I’m particularly haunted by the comments in the article as well, especially a couple of Muslims in there, so students in my context might feel some resonance. Or not, I don’t know. I can’t put my finger on exactly why this article and its comments are haunting me, so I may need further reflection…but noting this brainstorm here.

    Huh. This activity could work for my game design class this semester too, but it’s trickier… 

    April 12, 2017
    by Maha Bali

    Seeking Feedback & Collaborators: Digital Identities & Literacies Syllabus

    Reading Time: 2 minutes

    So here it is – I heard that my pilot course on digital literacies (with an intercultural dimension involving a Soliya component) has been approved to run as a core curriculum (liberal arts option) Fall 2017 inshallah.

    I was going to give a lot of background over here, but I thought it might make more sense to just link to the syllabus itself, where I have posted comments and ask people to look at it and see where they’d like to jump in. I’m particularly interested in the following:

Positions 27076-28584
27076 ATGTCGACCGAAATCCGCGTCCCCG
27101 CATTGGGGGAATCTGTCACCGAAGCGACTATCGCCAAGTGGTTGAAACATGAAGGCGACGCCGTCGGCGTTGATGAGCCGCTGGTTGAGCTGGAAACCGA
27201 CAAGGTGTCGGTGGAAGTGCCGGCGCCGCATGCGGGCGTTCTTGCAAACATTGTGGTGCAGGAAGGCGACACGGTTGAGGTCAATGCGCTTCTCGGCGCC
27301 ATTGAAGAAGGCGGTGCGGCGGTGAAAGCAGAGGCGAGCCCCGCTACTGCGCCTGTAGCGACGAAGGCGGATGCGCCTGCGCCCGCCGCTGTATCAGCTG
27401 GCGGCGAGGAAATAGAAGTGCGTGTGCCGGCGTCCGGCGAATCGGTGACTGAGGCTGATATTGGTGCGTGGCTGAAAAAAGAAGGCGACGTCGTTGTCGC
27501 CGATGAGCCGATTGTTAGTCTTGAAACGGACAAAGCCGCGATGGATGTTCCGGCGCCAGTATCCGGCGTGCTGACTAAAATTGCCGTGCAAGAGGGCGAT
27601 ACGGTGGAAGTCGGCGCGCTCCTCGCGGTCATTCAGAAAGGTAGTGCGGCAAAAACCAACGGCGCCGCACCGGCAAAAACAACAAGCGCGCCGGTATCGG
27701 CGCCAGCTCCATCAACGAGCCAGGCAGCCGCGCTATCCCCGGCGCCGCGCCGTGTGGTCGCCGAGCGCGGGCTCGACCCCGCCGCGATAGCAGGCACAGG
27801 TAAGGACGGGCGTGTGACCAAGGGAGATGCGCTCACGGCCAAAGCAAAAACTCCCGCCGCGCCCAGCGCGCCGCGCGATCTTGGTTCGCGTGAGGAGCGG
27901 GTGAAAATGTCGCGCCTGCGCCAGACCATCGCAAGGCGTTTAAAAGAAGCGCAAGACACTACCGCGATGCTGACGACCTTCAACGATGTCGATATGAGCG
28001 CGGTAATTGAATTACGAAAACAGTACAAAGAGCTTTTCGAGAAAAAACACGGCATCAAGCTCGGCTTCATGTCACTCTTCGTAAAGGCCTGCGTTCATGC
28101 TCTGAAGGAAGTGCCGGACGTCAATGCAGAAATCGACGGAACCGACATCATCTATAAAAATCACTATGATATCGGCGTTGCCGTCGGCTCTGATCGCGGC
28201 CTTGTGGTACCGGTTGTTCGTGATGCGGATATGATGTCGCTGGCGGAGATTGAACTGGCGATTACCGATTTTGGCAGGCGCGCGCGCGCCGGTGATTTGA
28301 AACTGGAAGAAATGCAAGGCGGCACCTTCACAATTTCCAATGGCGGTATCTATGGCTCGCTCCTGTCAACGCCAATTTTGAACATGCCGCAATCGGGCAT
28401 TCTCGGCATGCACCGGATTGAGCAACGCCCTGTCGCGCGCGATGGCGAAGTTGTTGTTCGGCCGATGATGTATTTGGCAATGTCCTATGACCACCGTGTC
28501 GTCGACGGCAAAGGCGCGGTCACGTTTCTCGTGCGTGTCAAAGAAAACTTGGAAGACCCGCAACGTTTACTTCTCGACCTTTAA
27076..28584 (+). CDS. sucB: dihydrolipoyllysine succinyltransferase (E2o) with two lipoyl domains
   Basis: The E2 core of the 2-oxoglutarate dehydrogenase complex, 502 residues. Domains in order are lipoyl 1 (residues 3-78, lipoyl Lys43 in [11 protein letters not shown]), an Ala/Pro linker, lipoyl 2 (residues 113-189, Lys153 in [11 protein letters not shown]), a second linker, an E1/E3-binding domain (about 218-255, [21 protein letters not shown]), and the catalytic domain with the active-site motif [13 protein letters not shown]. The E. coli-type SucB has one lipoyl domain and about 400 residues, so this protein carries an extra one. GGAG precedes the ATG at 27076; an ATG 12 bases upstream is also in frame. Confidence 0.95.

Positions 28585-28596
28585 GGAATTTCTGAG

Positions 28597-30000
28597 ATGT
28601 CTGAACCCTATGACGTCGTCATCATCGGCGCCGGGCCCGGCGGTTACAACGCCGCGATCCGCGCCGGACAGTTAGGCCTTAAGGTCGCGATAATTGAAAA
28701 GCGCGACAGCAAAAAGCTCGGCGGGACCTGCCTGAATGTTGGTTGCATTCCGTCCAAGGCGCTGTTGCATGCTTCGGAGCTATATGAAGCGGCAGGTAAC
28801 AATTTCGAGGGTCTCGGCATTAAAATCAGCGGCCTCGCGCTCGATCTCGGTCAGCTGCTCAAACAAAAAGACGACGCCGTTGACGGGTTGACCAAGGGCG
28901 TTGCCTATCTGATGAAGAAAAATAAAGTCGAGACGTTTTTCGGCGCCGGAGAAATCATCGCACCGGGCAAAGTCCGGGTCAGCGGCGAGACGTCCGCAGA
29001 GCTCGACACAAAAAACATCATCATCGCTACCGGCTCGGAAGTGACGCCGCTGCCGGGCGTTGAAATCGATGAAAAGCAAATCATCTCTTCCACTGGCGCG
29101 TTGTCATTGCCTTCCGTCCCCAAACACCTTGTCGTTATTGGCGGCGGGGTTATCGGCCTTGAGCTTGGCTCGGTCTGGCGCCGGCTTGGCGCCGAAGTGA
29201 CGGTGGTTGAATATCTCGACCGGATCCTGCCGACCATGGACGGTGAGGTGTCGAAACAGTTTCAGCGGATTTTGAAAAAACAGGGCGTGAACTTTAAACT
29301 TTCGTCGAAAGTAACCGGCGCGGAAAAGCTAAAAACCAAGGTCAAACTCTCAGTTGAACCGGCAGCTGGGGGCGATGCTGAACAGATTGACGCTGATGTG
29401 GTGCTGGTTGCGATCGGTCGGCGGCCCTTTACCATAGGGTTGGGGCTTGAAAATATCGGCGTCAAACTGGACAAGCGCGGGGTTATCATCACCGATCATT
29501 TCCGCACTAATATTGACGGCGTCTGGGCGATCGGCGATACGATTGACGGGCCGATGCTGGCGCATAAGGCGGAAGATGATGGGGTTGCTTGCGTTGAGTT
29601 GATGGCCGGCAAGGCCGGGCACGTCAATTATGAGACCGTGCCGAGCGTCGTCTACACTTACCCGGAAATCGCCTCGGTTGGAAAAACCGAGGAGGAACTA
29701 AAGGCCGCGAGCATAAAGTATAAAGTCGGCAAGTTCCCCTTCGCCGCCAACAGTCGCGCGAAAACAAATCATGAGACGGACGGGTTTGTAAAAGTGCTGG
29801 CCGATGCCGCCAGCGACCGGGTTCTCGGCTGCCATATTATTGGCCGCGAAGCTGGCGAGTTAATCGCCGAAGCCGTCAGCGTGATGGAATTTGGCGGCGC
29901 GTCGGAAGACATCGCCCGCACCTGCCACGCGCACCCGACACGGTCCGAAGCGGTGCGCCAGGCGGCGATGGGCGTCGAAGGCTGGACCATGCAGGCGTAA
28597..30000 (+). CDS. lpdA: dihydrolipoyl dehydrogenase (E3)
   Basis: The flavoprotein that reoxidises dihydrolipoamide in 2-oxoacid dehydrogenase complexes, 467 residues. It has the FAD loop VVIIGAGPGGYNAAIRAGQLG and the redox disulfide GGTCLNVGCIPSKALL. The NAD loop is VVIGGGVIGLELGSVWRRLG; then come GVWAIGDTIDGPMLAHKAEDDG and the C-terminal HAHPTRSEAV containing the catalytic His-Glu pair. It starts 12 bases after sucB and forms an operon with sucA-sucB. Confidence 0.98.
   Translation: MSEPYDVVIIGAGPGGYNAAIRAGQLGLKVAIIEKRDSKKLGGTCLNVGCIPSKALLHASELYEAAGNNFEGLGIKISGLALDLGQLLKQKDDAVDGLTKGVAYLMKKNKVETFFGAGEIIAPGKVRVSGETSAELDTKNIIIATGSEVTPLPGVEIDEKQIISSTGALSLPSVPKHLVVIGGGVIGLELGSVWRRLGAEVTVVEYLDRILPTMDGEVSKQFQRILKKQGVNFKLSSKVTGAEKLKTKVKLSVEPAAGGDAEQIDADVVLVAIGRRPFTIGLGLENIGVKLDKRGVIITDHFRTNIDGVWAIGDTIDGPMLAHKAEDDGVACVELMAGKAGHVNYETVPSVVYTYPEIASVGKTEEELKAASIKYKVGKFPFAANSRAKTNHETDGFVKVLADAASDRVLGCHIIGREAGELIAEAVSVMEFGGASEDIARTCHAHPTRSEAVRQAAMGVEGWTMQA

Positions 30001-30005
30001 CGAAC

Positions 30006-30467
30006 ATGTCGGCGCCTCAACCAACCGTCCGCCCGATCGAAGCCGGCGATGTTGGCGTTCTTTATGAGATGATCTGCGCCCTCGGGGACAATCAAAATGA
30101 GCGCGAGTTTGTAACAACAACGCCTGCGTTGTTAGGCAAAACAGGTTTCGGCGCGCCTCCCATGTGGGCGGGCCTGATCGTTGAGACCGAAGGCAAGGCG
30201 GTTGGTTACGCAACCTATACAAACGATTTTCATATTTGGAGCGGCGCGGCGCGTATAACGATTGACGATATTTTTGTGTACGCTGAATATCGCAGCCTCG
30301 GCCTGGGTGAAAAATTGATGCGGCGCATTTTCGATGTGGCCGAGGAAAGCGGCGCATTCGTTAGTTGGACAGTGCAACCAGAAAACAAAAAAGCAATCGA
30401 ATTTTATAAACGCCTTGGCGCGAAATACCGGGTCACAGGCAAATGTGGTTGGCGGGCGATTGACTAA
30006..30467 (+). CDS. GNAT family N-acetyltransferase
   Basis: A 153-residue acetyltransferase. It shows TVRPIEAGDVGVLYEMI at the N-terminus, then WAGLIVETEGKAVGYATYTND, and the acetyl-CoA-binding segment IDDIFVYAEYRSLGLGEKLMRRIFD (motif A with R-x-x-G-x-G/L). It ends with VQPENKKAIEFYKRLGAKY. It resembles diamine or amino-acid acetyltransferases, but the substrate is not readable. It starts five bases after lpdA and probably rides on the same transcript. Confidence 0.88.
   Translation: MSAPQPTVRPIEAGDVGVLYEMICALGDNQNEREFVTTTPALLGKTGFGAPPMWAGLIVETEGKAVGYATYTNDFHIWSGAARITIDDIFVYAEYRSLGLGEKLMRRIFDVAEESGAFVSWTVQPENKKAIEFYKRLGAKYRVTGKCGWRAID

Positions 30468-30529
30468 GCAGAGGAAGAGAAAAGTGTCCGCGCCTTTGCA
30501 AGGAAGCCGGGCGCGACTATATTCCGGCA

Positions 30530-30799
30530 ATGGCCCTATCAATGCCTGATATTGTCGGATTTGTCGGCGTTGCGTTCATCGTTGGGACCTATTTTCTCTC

1. Are there particular dimensions of digital identities or literacies that I’m missing (for some reason looking at the syllabus now it looks like it’s missing a lot – probably because I’m trying to do several different things)
    2. I’m not a very content-centric teacher. But you know what it’s like… committees want reading lists…Are there particular readings you’d recommend? I don’t want to have an exhaustive reading list but the committee wants more readings in the syllabus and I’m willing to put them in (and can come up with a list in no time, but curious what others would recommend or have used in their courses)